I like my reading lamp. Mostly. The switch is the only problem. It's a half sphere, and it was smooth, and it was a rotary style (not button). Not that easy to use if your fingers were wet from holding a cold drink on a humid day, or washing them, or if you're boycotting-paper-towels-and-letting-everything-air-dry as an experiment. When wet, your fingers tended to slip off the top instead of turning it on and off.
This instructable is how I fixed it. As in, "There, I Fixed It." Basically, I
1)paint the surface,
2) let the paint get tacky,
3) dribble sand on it
4) blow excess sand off
5) paint over it to keep the sand in place
6) add as many coats as I think the surface will need.
But it works, and I'm happy with how it looks. So pleased, that I now share pictures on the interwebs for all to see :)
Step 1: Prep Work
Get permission if you need it, get your materials together, clean off the surface to be modified, put down your newspaper to control the mess, and then to begin! I like to position everything right where it's handy before I start.
I use primer as my first coat, just out of habit. If you are doing this on metal, I recommend Rustoleum, it's my fav. Works great. I do not guarantee this to work on all surfaces. Glass and mirrors are probably too smooth. But it would in effect ruin that surface anyway.
This project isn't super time critical down to the second. If you have to walk away, you can probably pick up just where you left off, or repeat the step, with no ill effects.
Step 2: Paint the Surface, Sandify
This project won't really test your excellent spray paint coverage. Drips won't really show. It's good to have thicker layers that light ones on this.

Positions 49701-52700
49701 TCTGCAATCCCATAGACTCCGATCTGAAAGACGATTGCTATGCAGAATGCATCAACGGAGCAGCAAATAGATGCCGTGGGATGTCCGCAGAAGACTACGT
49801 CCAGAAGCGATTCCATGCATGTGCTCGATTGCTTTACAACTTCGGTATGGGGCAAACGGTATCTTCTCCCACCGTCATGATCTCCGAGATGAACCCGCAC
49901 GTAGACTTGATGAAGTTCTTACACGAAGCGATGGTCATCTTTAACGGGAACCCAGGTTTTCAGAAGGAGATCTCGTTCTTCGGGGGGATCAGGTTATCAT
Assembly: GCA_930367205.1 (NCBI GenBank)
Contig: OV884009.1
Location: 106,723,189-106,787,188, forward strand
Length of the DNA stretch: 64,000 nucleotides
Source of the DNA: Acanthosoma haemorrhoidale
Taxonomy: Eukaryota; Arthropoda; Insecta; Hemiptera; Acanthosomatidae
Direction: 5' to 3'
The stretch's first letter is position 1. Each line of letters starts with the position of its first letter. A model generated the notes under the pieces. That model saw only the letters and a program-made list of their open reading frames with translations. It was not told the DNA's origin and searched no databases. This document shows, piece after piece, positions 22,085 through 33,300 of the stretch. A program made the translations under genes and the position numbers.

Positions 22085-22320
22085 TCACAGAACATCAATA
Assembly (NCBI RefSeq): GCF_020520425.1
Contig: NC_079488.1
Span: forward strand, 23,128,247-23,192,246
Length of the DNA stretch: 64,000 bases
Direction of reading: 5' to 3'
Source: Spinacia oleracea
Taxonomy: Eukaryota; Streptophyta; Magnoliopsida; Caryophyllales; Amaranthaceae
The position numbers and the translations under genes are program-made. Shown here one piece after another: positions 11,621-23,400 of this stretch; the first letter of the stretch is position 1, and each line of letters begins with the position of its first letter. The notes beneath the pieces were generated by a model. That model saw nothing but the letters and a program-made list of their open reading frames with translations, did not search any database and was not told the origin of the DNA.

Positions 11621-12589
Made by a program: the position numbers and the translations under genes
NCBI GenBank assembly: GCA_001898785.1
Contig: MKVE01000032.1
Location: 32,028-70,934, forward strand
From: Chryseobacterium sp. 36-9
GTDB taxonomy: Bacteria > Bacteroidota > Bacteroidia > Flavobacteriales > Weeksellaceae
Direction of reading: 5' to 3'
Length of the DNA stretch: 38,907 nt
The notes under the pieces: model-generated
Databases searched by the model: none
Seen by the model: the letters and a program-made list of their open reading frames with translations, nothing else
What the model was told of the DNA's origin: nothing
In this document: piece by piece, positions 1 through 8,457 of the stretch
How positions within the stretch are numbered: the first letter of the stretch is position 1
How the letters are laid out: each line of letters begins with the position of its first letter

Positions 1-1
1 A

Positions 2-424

I spray a layer on, till it's almost runny. Then, I sprinkle sand over (yard sand, washed sand, aquarium sand, I think they all work). I pretty much coat the whole surface. But that is too much sand to really work right. I like to have about 50% sand coverage.
Step 3: Get the Texture Just Right
Grip tape on skateboards is about the consistency I was shooting for. OR sandpaper. Which you can use on a flat surface. But it would wrinkle on a compound curved surface.
I used an air compressor to blow off the extra. I started with the nozzle far away and got close enough to just blow away half of the sand. I kept about 5" away. You could easily blow off everything you just applied if you are too close! YMMV with a different compressor than mine. It would depend on your nozzle too. Just start off far and bring it in till it starts blowing away the sand that shouldn't be there.
Didn't get a pic for this step, my assistant doesn't work weekends unless I offer a raise, but I'm not about to dip into the bubble gum budget just yet :)
Step 4: Cover the Sand With More Paint
This keeps it bound to the first layer of paint. You may have heard someone joking about an old house that the exterior paint is holding it together. I have found that paint does work pretty well, not perfect, but well. The more use a surface might see, the more layers of top coat you'll want. Maybe varnish too. It's up to you :) Go different colors, use up old spray cans, whatever. The top coat can be your pretty one.
If it's high use: I would add a tough varnish on top. Applied with a paintbrush.
Low use: My lamp has worked just fine with only paint, for a while now :)